A plan for delivering the right product to the right person at the right place at the right time.
channel of distribution
The network of organizations and processes that links producers to consumers.
The actual, physical movement of products along the distribution pathway.
A distribution process that links the producer and the customer with n o intermediaries.
Distribution organizations—informally called “middlemen”—that facilitate the movement of products from the producer to the consumer.
Distributors that sell products directly to the ultimate users, typically in small quantities, that are stored and merchandized on the premises.
Distributors that buy products form producers and sell them to other businesses or nonfinal users such as hospitals, nonprofits, and the government.
independent wholesaling businesses
Independent distributors that buy products from a range of different businesses and sell those products to a range of different customers.
Independent distributors who take legal possession, or title, of the goods they distribute.
Independent distributors who do not take title of the goods they distribute (even though they may take physical possession on a temporary basis before distribution).
Providing multiple distribution channels for consumers to buy a product.
wheel of retailing
A classic distribution theory that suggests that retail firms and retail categories become more upscale as they go through their life cycles.
All organizations, processes, and activities involved in the flow of goods from the raw materials to the final consumer.
supply chain management (SCM)
Planning and coordinating the movement of products along the supply chain, from the raw materials to the final consumers.
A subset of supply chain management that focuses largely on the tactics involved in moving products along the supply chain.
modes of transportation
The various transportation options—such as planes, trains, and railroads—for moving products through the supply chain.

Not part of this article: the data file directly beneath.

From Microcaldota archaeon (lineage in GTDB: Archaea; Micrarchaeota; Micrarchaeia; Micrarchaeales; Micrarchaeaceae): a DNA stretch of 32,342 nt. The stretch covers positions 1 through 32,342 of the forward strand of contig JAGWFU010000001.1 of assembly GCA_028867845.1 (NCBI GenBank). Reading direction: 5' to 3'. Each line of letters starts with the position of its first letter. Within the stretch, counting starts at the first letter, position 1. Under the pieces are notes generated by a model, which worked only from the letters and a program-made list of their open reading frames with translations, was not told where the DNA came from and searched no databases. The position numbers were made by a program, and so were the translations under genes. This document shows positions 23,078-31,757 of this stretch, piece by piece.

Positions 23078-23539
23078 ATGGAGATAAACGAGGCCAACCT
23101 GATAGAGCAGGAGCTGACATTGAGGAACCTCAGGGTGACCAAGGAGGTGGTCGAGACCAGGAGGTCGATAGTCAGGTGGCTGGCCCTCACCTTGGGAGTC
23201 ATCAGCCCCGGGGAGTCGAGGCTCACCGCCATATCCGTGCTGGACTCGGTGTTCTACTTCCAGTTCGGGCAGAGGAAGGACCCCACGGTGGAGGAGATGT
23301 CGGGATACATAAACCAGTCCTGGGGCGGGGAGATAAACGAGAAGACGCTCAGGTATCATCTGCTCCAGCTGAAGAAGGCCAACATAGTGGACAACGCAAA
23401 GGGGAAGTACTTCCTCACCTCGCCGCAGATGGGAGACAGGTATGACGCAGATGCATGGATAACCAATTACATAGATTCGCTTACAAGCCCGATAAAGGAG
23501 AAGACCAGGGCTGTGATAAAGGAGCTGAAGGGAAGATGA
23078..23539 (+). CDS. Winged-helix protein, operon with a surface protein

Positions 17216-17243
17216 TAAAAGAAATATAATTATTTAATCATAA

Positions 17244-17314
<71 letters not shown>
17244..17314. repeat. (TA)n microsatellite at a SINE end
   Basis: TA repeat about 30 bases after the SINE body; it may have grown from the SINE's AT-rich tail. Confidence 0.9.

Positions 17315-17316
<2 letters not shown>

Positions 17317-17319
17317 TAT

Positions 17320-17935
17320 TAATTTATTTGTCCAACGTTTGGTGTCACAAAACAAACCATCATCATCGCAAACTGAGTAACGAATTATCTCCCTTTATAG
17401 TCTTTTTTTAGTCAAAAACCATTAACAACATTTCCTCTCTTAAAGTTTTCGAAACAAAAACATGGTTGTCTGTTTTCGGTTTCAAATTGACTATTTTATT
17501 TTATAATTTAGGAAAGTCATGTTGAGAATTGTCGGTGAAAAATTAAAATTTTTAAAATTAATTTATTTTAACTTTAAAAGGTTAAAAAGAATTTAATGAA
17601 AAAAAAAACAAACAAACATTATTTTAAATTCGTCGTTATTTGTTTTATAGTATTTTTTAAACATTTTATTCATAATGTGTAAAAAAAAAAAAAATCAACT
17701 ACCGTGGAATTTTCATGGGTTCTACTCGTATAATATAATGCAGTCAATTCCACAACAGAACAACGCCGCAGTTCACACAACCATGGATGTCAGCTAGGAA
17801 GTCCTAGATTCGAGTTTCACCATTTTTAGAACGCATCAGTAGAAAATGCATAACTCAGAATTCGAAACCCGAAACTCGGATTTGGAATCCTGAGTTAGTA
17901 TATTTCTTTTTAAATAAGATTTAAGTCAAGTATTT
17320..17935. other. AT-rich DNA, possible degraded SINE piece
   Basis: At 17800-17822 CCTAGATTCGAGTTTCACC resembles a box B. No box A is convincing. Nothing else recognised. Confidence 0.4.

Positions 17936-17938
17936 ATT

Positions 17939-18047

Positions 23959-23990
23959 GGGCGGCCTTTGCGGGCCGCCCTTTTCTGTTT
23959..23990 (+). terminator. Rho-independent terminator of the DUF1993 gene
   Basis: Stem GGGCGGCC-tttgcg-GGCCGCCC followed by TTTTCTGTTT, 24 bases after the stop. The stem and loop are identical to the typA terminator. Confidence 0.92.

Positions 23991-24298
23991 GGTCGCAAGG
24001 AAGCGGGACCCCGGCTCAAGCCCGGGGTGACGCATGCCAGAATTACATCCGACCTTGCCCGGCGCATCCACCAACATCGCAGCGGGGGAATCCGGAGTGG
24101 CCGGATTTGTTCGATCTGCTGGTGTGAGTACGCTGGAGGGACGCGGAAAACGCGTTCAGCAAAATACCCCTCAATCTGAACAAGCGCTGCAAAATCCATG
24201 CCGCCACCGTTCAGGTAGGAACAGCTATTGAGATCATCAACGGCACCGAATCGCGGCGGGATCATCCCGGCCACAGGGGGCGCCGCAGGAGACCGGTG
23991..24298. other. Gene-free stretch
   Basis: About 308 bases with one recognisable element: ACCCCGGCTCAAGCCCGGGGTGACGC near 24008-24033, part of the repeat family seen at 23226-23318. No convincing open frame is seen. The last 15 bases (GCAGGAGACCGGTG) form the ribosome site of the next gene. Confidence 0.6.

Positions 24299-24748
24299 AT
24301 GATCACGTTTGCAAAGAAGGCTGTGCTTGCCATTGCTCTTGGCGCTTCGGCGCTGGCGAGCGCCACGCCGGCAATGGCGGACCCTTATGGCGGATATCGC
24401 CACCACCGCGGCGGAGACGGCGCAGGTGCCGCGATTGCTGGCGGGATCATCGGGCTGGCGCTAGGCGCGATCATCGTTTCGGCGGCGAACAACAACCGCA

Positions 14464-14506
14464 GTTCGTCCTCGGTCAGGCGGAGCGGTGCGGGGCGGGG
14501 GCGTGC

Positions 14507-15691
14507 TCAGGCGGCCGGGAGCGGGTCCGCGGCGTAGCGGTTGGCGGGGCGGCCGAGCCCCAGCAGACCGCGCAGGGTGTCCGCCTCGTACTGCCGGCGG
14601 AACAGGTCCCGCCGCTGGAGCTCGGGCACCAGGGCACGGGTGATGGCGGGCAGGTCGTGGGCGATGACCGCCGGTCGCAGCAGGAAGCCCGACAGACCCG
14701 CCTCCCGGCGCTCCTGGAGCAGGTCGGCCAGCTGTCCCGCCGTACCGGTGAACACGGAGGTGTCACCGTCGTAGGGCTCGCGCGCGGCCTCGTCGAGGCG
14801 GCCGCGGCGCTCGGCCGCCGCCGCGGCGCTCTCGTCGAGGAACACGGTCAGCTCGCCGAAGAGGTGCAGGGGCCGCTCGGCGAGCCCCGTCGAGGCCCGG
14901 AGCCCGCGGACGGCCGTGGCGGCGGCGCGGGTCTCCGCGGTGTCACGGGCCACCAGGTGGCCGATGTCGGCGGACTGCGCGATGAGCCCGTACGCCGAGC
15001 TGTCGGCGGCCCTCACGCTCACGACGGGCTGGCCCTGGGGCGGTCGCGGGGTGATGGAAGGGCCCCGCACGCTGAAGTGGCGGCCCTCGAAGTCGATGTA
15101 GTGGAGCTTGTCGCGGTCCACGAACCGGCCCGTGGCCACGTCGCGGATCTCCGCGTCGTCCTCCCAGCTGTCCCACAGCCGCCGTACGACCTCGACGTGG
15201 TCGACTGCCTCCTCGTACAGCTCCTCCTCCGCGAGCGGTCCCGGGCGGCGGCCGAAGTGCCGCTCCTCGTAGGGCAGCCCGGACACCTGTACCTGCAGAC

A new product pricing strategy that aims to capture as much of the market as possible through rock-bottom prices.
Long-term discount pricing, designed to achieve profitability through high sales volume.
A pricing strategy designed to drive traffic to retail stores by special sales on a limited number of products, and higher everyday prices on others
Closely related to high/low pricing, loss-leader pricing means pricing a handful of items—or loss leaders—temporarily below cost to drive traffic.
A new product aims to maximize profitability by offering new products at a premium price.
The process of determining the number of units a firm must sell to cover al costs.
The gap between the cost and the price of an item on a per-product basis.
The practice of ending prices in numbers below even dollars and cents in order to crate a perception of greater value.
________ are wholesalers who take legal title of merchandise, but never physically possess it.
a. Truck jobbers
.B. Drop shippers
_______ do not take legal ownership of the goods they distribute and facilitate transactions in exchange for commissions.
b. Drop shippers
c. Truck jobbers
________ involves placing a firm’s products in as many stores as possible.
a. Exclusive distribution
b. Exponential distribution
.C. Intensive distribution
d. Selective distribution
The wheel of retailing suggests that:
.A. retail firms become more upscale as they go through their life cycles.
b. the growth of a retail firm is directly proportional to the number of products it sells.
c. retail firms that operate as deep discounters cannot transition to high-end products.
d. retailers who enter at the higher end of the market decline much sooner than retailers who begin at the lower end of the market.
Which of the following is a nonstore type of retailer?
a. A warehouse club
b. A category killer
c. A supermarket
.D. A vending machine
________ refers to the practice of pricing a handful of items temporarily below cost to drive traffic.
a. Price skimming
.B. Loss leader pricing
c. Prestige pricing
d. Sustained discount pricing
________ is a product pricing strategy that offers new products at a premium price to entice price-insensitive consumers to buy high when a product first enters the market.
a. High/low pricing
b. Penetration pricing
.C. Skimming pricing
d. Loss leader pricing
The ________ approach to pricing begins by determining what price consumers would be willing to pay for a particular product.
a. cost-based pricing
.B. demand-based pricing
c. competition-based pricing
d. value-based pricing
T/F. Breakeven analysis is a process that determines the number of units a firm must sell to cover all costs.
T/F. Sales above the breakeven point will lead to a loss.
What is the difference between retailers and wholesalers?
a. Retailers use the cost-based pricing approach, while wholesalers use the demand-based pricing approach.
b. Retailers deal with the B2B products of a firm, while wholesalers deal with the B2C products of a firm.